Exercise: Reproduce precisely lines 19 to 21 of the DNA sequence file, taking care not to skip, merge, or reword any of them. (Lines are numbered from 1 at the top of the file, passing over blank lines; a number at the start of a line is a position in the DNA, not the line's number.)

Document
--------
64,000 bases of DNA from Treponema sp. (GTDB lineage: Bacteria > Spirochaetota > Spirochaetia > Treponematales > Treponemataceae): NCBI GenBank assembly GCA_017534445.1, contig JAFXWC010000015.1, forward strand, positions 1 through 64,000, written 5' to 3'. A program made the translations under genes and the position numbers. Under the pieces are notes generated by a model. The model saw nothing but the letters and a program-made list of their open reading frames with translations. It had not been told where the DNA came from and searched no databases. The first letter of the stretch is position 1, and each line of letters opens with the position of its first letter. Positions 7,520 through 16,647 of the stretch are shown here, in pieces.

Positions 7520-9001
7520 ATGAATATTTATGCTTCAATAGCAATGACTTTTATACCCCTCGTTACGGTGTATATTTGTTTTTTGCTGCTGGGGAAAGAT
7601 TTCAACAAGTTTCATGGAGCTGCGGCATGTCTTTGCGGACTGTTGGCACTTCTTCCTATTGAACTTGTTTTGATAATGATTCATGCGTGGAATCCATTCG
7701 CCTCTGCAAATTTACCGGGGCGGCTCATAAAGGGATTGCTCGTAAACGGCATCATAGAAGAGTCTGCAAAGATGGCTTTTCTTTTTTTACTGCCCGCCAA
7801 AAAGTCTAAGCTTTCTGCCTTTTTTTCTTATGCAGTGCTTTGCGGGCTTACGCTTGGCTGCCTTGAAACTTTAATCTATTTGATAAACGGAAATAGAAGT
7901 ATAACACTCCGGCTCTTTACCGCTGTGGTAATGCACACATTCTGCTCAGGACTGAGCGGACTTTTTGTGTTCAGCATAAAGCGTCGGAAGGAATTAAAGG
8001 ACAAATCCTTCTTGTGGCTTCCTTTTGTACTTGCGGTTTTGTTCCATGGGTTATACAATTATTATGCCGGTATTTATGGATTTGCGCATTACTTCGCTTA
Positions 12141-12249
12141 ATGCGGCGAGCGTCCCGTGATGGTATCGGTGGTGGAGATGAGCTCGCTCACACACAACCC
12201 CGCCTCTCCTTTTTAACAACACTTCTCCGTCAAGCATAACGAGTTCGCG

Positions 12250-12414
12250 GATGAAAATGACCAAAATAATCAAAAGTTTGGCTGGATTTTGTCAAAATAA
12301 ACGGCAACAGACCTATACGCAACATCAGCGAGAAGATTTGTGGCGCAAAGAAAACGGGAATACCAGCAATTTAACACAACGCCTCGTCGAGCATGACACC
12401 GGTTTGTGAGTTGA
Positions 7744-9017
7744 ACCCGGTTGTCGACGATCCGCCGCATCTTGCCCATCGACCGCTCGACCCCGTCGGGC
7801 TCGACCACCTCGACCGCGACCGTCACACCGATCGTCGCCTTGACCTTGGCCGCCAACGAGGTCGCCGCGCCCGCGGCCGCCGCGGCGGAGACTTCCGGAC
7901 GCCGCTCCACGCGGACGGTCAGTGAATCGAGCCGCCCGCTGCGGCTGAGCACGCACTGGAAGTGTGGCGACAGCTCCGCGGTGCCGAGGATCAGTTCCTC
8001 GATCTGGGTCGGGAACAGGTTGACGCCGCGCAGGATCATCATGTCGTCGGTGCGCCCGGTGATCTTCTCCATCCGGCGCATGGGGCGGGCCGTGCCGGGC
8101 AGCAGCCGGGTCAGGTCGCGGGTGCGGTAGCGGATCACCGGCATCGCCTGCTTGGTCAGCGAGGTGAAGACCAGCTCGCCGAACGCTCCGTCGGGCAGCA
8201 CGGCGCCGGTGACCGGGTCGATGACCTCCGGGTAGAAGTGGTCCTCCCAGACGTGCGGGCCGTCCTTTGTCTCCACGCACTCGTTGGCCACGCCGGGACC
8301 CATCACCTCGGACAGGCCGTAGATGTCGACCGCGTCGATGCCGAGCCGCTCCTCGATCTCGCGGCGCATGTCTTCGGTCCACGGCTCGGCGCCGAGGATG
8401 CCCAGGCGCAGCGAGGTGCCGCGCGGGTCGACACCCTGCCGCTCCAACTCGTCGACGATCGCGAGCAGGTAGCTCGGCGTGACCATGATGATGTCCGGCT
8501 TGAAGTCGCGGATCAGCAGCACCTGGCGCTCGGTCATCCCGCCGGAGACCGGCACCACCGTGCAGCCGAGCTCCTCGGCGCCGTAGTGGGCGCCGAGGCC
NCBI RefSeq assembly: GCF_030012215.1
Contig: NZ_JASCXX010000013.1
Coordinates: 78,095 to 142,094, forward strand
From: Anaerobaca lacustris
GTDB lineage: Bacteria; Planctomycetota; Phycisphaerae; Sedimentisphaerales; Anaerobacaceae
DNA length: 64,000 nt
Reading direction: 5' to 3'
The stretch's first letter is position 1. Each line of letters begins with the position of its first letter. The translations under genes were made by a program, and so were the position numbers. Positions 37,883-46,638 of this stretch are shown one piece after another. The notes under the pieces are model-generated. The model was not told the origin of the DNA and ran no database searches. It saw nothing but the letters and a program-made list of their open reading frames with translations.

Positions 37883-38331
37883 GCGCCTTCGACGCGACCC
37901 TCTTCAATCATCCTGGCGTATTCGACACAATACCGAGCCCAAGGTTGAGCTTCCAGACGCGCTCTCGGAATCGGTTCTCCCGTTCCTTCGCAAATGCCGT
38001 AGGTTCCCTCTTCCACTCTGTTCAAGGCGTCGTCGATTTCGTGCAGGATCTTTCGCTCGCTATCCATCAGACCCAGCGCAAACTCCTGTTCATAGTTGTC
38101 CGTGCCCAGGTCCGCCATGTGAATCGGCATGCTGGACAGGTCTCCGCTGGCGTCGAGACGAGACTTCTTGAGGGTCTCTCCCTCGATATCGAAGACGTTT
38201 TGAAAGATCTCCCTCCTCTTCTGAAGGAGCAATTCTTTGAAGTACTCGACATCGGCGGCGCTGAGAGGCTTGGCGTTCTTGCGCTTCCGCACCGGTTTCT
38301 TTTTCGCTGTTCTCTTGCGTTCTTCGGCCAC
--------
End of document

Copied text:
7901 GCCGCTCCACGCGGACGGTCAGTGAATCGAGCCGCCCGCTGCGGCTGAGCACGCACTGGAAGTGTGGCGACAGCTCCGCGGTGCCGAGGATCAGTTCCTC
8001 GATCTGGGTCGGGAACAGGTTGACGCCGCGCAGGATCATCATGTCGTCGGTGCGCCCGGTGATCTTCTCCATCCGGCGCATGGGGCGGGCCGTGCCGGGC
8101 AGCAGCCGGGTCAGGTCGCGGGTGCGGTAGCGGATCACCGGCATCGCCTGCTTGGTCAGCGAGGTGAAGACCAGCTCGCCGAACGCTCCGTCGGGCAGCA